When we think of physical therapy, we often think of it as a treatment used for patients after an injury or sickness to restore their movement and independence back to how they were before the issue happened.
In terms of geriatric care, while physical therapy is used that way, another reason for therapy is helping combat the physical effects of aging. As we age, our body begins to lose a lot of what helped us stay physically capable and independent when we are younger. Our muscle mass and bone density begins to reduce, and in some cases, we begin to lose our balance and strength.
Older adults are a unique patient demographic, and like any demographic, they have specific requirements and needs. Physical therapy that understands these needs can help improve these patients’ lives as they age. If you work with geriatric patients, here’s what to know about how physical therapy can help them.
Types of Physical Therapy
Geriatric patients can benefit from many different physical therapy specialities. The most common types of physical therapies for aging adults focus on important parts of their health and body that are necessary for them to continue living independently and healthily, whether they’re recovering from a health issue or simply looking to lessen the impact of age.
This physical therapy speciality focuses on treating and understanding conditions that are most common in aging adults. Common conditions include examples like arthritis, osteoporosis, or chronic pain. Additionally, therapy may focus on preventing falls, either by helping patients strengthen key muscles and joints or by educating patients on how to minimize injuries when falls happen.
Although some physical therapists might generally see patients of many ages, board-certified geriatric clinical specialists are specifically certified to understand the unique needs of older adults. Patients range from those who are still living independently at home to those who are in long-term care, acute care, or hospice.
As we get older, our chances of getting illnesses and chronic conditions also increases. Some of these conditions have long-term effects that require specialized forms of physical therapy to help alleviate symptoms or restore our bodies to pre-illnesses capabilities.
Physical therapy specialities that may commonly work with aging patients include orthopedic, cardiopulmonary, and neurological physical therapists. Older adults are at higher risk for heart attacks, strokes, or the development of neurological conditions, like Alzheimer’s disease. These diseases often result in the need of physical therapy as a part of their treatment.
Benefits of Physical Therapy for Geriatric Patients
Specialised physical therapy has many benefits in treating specific conditions that patients might have, but there are many general benefits of physical therapy for older and aging patients.
Helps Prevent Falls
As we get older, our body starts to lose muscle mass and bone density. Our limbs weaken, and we are prone to having issues with our balance and strength.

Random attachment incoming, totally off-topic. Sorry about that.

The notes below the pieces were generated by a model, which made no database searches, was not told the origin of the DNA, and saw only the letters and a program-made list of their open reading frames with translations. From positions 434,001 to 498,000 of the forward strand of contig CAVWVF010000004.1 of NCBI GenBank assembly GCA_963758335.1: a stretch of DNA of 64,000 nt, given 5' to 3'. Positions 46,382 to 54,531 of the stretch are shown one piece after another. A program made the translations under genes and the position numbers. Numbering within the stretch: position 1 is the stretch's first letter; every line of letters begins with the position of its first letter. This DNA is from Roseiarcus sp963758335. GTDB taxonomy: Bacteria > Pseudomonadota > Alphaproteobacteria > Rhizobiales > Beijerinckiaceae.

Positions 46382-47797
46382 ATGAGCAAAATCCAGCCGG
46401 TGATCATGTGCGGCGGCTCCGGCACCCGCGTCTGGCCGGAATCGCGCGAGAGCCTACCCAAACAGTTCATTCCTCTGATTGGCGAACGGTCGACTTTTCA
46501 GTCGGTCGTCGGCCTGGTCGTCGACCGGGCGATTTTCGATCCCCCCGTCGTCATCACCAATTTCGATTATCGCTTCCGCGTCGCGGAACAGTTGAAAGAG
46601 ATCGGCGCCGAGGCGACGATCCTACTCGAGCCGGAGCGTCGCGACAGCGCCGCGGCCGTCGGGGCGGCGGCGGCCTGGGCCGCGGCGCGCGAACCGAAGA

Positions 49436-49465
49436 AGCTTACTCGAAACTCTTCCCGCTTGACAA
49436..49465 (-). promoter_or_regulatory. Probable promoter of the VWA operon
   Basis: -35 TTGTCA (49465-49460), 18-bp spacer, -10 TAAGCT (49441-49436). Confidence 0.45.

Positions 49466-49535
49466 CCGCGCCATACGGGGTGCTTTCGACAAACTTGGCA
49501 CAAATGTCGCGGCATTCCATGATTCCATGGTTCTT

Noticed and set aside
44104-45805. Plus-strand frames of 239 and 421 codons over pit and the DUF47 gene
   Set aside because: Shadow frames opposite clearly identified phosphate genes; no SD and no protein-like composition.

Through physical therapy, aging adults can maintain their strength and improve their balance, which in turn contributes to helping prevent them from falls, which can have debilitating and permanent health outcomes on older adults when they happen.
Physical therapists who specialize in geriatric physical therapy can also teach their patients techniques on preventing falls or lessening the potential impact of falls, furthering their ability to prevent this serious issue.
Promotes and Maintains Independence
Physical therapy can not only help older patients stay physically able to be independent, but it can help them decrease the impact of chronic or age-related diseases as well as help them recover if they do get sick or hurt. All of that contributes in enabling them to live independent lifestyles and reduce the need for long-term care or prescription medications.
Decreases the Risk of Injuries and Illnesses
When we’re physically fit and healthy, we’re less likely to get sick, and when we do, we’re more likely to make a quicker recovery. This still holds true as we get older.
Physical therapy also teaches patients to be aware of their bodies and their surroundings. As a result, they’re more likely to take care of themselves, know their limits, and avoid or mitigate risk that might cause problems.
Helps with Symptoms from Aging
Aging brings on its own host of symptoms and problems, whether that’s sore joints, bad knees, or chronic back pain. Through physical therapy, patients can help ease the symptoms that come from these age-related conditions and prevent them from getting worse.
Improves Symptoms from Illness
Part of our goal as health care professionals is to improve a patient’s quality of life as well as their quantity of life. Unfortunately, some diseases can’t be prevented, and when they happen, physical therapy can help patients live with and improve any resulting symptoms.
For heart attack patients, physical therapy can help them strengthen their heart and lungs gradually, so their heart can work more efficiently with the damage. Patients with neurological diseases or injuries, like a stroke, can get therapy to help retrain and strengthen damaged muscles.
Physical therapy can be a highly effective choice for many of our geriatric patients, whether they’re looking for help with age-related concerns or issues that result from an illness. As a health care professional, understand how physical therapy can benefit the patient demographics you work with, especially if they are aging adults, so our patients can live full and quality lives.